Four Centuries of Finance
With Professor Peter Koudijs, Erasmus School of Economics, Rotterdam, June 9 - 14, 2022, at Swedish House of Finance
Finance has been around for centuries. Studying its fascinating history is not only interesting in its own right, it can also provide unique opportunities to (a) analyze different settings that are closer to the simplified settings of our theoretical models than today’s situation, (b) take a long term perspective on important questions, and (c) benefit from natural experiments that allow for causal inference. This mini-PhD course features all these three elements. We will discuss papers at the research frontier. Starting point is economic theory and we will discuss how historical research can provide fundamental insights into the underlying models that underpin financial-economic thinking today.
Textbook and supplementary readings
We will principally rely on the original academic papers that are easy to obtain through Google scholar, etc.
Each student is expected to present at least one paper in class. Presentations should focus on the papers’ main point and argument. Students will have to explain the story of the paper in their own words and critically assess the storyline, identification strategy, and contribution of the paper. Please plan to present for approximately 20 minutes. We will plan for 10 additional minutes of questions and clarifications during the presentation (seminar style).
The course will not feature a final exam. Instead, students are expected to write a research proposal. This assignment is meant to help students develop their own research interests, but projects should be related to the topics in class, or to financial history more broadly. The research proposal should describe an empirical project embedded in economic theory. The proposal should focus on the underlying conceptual framework, the development of testable hypotheses, the research design, and the available data. The proposal does not have to feature any empirical results, although some data work as a proof of concept is advisable.
The proposal should be limited to 3 pages (exclusive of tables/figure).
Deadline: July 4
The final grade will be determined by a mixture of 33% final project, 33% class participation, and 33% class presentation.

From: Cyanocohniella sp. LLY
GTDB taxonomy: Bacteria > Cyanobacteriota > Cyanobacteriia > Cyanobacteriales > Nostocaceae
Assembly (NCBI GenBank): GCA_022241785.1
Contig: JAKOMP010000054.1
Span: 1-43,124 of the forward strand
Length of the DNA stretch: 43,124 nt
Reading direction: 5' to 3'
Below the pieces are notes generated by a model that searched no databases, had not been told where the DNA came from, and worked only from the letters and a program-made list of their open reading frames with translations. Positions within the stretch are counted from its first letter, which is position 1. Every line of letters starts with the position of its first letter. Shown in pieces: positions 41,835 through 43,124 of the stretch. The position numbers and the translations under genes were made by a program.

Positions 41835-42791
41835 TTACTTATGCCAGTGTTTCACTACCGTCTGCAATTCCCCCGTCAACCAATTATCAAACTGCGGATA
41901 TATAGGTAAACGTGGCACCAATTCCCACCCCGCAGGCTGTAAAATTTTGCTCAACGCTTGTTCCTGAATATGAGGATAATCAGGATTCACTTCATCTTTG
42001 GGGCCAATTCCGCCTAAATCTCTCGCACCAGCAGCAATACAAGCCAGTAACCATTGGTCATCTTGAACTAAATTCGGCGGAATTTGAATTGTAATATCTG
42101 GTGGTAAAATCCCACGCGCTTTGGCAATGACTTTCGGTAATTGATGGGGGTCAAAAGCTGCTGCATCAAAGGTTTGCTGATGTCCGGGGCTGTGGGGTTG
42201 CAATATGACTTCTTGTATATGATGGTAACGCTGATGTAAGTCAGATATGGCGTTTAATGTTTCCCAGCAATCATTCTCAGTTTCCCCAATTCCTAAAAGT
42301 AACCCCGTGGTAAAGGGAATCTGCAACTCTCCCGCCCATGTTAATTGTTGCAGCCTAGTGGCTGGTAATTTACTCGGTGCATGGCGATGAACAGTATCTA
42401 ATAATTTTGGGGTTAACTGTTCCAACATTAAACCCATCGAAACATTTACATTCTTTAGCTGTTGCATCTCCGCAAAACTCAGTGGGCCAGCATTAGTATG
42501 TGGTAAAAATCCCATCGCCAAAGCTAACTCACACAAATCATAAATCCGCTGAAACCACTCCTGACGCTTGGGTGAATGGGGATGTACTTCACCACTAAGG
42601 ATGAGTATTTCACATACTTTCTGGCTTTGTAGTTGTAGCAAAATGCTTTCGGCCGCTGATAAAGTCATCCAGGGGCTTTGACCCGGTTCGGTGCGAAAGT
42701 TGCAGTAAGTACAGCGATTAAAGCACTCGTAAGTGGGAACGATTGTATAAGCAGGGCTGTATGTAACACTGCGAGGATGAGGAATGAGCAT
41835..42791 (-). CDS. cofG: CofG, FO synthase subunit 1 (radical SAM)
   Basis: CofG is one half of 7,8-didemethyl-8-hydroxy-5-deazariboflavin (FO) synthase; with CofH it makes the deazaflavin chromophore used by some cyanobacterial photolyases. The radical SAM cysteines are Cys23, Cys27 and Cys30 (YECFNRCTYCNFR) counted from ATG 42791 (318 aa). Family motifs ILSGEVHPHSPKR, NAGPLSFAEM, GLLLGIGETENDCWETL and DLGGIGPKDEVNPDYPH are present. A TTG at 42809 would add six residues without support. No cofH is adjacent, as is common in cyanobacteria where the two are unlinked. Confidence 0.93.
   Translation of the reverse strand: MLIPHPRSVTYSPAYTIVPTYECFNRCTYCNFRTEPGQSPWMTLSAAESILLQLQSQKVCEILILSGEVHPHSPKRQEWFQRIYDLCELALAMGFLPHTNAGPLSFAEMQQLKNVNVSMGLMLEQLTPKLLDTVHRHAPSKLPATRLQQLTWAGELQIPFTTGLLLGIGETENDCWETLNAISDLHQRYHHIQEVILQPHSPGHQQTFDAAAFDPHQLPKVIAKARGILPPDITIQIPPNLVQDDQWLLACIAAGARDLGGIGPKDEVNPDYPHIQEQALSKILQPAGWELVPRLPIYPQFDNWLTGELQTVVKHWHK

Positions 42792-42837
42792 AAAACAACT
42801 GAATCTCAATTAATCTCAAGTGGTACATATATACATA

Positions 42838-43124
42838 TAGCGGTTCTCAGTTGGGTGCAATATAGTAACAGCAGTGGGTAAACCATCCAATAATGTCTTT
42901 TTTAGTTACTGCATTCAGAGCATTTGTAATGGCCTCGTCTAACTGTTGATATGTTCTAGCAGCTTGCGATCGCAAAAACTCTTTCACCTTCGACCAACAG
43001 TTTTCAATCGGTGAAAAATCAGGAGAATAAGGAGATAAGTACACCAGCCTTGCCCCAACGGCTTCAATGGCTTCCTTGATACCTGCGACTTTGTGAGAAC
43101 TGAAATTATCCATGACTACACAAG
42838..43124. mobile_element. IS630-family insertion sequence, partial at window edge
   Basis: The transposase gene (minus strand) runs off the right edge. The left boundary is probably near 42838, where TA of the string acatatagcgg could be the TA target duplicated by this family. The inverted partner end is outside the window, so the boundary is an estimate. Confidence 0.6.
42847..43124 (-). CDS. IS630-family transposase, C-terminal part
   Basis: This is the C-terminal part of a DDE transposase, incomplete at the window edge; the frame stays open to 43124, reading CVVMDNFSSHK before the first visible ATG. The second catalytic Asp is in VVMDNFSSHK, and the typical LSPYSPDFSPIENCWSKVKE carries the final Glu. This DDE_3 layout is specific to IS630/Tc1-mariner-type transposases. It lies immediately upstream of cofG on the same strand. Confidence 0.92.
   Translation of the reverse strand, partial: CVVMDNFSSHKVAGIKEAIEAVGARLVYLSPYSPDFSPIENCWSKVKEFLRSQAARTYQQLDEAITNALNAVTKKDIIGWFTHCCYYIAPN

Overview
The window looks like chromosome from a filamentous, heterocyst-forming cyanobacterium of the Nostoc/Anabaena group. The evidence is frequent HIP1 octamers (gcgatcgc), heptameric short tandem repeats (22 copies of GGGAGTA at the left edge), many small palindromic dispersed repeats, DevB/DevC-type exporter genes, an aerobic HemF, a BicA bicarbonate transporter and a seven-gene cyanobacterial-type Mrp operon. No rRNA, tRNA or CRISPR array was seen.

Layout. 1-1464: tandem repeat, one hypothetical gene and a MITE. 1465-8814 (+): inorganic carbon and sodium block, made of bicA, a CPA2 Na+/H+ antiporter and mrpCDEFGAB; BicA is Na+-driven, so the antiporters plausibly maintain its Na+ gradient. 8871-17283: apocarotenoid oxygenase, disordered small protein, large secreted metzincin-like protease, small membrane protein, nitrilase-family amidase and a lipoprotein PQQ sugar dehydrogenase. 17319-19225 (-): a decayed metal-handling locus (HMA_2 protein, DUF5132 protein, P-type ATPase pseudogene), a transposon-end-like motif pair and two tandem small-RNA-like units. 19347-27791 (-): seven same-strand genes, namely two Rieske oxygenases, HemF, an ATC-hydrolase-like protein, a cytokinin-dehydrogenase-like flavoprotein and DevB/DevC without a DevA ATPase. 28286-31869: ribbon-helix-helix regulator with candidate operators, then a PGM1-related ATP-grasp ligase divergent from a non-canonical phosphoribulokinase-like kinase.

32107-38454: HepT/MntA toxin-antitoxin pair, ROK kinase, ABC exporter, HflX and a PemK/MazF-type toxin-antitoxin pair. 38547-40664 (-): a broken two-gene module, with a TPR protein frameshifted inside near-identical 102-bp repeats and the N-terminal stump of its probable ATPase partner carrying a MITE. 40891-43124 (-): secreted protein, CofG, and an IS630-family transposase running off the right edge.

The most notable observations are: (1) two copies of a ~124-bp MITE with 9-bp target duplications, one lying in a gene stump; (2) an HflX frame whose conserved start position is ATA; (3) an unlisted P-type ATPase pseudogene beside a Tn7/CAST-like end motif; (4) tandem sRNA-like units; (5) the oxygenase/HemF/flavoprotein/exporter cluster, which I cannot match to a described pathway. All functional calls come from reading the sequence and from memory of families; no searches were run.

(papers marked by ‘*’ are required reading)
Session 1a - Introduction; Asset prices in the long run
1) Campbell, John Y. Financial decisions and markets: a course in asset pricing. Princeton
University Press, 2017, Chapter 5.3 and 5.4
2) *Golez, Benjamin, and Peter Koudijs. "Four centuries of return predictability." Journal of Financial Economics 127, no. 2 (2018): 248-263. Golez, Benjamin, and Peter Koudijs.
"Equity duration and predictability." Available at SSRN 3519246 (2020).*
3) Golez, Benjamin, and Peter Koudijs. "Equity duration and predictability." Available at SSRN 3519246 (2020).
1) Baltussen, Guido, Bart van Vliet, and Pim Van Vliet. "The Cross-Section of Stock Returns before 1926 (and beyond)." Available at SSRN 3969743 (2022).
Session 1b - Information in markets
1) Back, Kerry. Asset pricing and portfolio choice theory. Oxford University Press, 2010,
2) Campbell, John Y. Financial decisions and markets: a course in asset pricing. Princeton University Press, 2017, Chapter 12.1 and 12.2
3) Koudijs, Peter (2016). “The boats that did not sail: Asset price volatility in a natural
experiment.” The Journal of Finance 71, no. 3: 1185-1226.
4) *Koudijs, Peter (2015), “Those who know most: Insider Trading in 18th c. Amsterdam”, Journal of Political Economy 123-6, pp. 1356 – 1409*
1) Steinwender, Claudia (2017). "The Real Effects of Information Frictions:" When the States and the
Kingdom became United"." American Economic Review.
Session 2a - Limited liability and firms
1) Hart, Oliver. "Economist's Perspective on the Theory of the Firm, An." Colum. L. Rev. 89
2) Guinnane, Timothy, Ron Harris, Naomi R. Lamoreaux, and Jean-Laurent Rosenthal. "Putting the Corporation in its Place." Enterprise & Society 8, no. 3 (2007): 687-729.